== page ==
Crypto exchange CoinFlex, which has stopped user withdrawals since June 23, will not lift the freeze as originally planned on Thursday, the company’s CEO Mark Lamb told MarketWatch.
The exchange is trying to raise $47 million in USDC USDCUSD stablecoin.
Since Tuesday, the company has been through a token sale called Recovery Value USD, or rvUSD, to allow withdrawals to continue, the company said in a blog post on Monday.
CoinFlex said it expects token fundraising efforts to run for four days and conclude in the rvUSD whitepaper this Friday. The company’s blog post earlier this week states that the goal is to Continue to honor user withdrawals on Thursday, based on receiving funds from the rvUSD issuance.
crypto exchange He has been in talks with distressed debt funds, existing customers and investors about the token sale and is “making significant progress,” Lamb told MarketWatch. He declined to reveal how many tokens were subscribed, but said tens of millions of dollars were raised in “soft commitments.”
Lamb said the company will update the market with its fundraising status on Thursday and will “continue towards the settlement.”
CoinFlex’s withdrawal freeze came after crypto lenders Celsius and Babel Finance made similar moves as major cryptocurrencies BTCUSD ETHUSD crashed.
Tuesday, Lamb tweeted this Roger Ver, an early crypto investor, founder of bitcoin.com and vocal supporter of Bitcoin cash BCHUSD,
It failed to honor its financial commitments to CoinFlex, claiming that Ver owed 47 million USDC to the exchange. Ver is also an investor at CoinFlex.
To read: Crypto exchange CoinFlex says one of the most prominent names in the industry has defaulted on $47 million USDC debt.
drive tweeted on Tuesday He said that unfounded rumors spread that he defaulted on his debt to the other party. “Just as I do not owe this counterparty, this counterparty also owes me a substantial amount and I now want my funds returned,” Ver wrote. Ver did not identify the counterparty.
“I stand behind my original tweet,” Ver said in an email to MarketWatch when asked about Lamb’s allegations of default on Wednesday. “I will make more information public as soon as possible,” he wrote.
Lamb – and the white paper – pointed to the default of a large CoinFlex client as a catalyst for the platform’s liquidity woes. Lamb said he disclosed Ver’s identity as the relevant client due to Ver’s rejection in a tweet, but also cleared the air for the token issuance. “Since we disclosed these details, there has been a significant number of external potential buyers coming out of the woodwork because of who the counterparty is,” Lamb told MarketWatch.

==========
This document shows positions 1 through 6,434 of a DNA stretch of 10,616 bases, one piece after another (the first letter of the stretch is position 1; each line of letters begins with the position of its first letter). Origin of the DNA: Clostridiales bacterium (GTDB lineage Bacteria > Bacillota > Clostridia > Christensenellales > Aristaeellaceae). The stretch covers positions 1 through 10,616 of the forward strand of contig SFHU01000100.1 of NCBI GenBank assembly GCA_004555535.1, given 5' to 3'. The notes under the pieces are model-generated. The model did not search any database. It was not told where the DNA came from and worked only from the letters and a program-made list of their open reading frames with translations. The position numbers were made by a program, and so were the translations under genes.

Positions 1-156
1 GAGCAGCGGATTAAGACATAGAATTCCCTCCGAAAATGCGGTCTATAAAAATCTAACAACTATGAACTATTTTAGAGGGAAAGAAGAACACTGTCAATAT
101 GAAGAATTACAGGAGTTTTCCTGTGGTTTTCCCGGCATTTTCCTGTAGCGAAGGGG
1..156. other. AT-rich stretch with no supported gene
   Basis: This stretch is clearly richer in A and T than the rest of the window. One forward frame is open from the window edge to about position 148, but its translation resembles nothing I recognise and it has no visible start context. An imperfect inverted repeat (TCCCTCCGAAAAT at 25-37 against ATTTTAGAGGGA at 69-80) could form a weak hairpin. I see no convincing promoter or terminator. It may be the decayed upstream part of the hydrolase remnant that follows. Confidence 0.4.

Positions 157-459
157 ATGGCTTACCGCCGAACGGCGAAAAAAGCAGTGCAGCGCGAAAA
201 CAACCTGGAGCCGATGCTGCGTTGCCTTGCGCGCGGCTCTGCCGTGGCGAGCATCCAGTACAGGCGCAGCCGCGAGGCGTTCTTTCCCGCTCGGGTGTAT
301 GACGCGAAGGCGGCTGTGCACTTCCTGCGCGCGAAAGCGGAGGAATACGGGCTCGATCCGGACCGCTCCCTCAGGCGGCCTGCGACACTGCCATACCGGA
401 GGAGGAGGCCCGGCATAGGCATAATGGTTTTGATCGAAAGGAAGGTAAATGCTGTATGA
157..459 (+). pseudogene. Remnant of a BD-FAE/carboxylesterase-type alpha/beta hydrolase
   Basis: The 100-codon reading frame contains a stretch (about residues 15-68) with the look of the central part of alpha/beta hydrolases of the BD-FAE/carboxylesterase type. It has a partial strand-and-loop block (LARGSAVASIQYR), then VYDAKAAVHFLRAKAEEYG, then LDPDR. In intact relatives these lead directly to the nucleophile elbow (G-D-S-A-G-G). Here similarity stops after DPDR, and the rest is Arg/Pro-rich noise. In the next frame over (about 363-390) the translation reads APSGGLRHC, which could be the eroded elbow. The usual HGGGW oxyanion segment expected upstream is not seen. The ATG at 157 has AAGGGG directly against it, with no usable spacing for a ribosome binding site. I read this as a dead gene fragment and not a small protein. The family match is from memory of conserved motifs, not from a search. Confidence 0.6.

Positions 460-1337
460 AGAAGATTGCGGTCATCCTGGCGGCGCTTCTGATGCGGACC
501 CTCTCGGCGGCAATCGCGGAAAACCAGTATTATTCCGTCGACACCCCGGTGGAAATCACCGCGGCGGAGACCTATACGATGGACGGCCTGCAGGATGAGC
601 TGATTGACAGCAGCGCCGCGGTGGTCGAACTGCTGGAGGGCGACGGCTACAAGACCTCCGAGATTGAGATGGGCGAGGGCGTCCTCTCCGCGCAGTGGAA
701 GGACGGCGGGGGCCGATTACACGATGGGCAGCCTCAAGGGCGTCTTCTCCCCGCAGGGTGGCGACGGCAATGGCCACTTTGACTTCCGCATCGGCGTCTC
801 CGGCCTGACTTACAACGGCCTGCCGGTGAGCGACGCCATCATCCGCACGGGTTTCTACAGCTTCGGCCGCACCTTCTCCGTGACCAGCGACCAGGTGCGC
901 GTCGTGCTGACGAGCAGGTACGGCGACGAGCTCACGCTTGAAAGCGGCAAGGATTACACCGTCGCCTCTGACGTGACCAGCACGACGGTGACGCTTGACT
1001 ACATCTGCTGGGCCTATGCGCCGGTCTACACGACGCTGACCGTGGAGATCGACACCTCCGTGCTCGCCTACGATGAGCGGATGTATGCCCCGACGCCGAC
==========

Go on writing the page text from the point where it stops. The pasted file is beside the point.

rvUSD investors are essentially betting that the defaulter will pay the debt and associated interest to CoinFlex. can offer rvUSD token annual return of up to 20% over white paper.
The white paper also stated that if the company is not able to fully recover its obligations within 15 months, token holders have the option to be repaid directly through CoinFlex. When asked whether it would bring more risk to the stock market, Lamb said the company is still finalizing final terms with token buyers, while also saying that they are “very confident they can recover these assets.”
Lamb says CoinFlex remains in conversations with the default individual. We will also take all appropriate action we need to take to resolve this matter, but we are still talking to him and would like to reach an amicable agreement on this matter.”
Lamb said that CoinFlex chose to increase the tokens to continue honoring withdrawals because legal action options could be long and the situation could be “far worse in terms of the speed with which customers get some or all of their funds back.”
“In this case, through tokenization we are able to take users a different path, where ideally we can get all their funds back and this can be done quickly,” Lamb said.
CoinFlex’s native token FlexUSD is trading around $0.40 on Wednesday, down 30% from 24 hours ago and 60% from seven days ago, according to data from CoinGecko.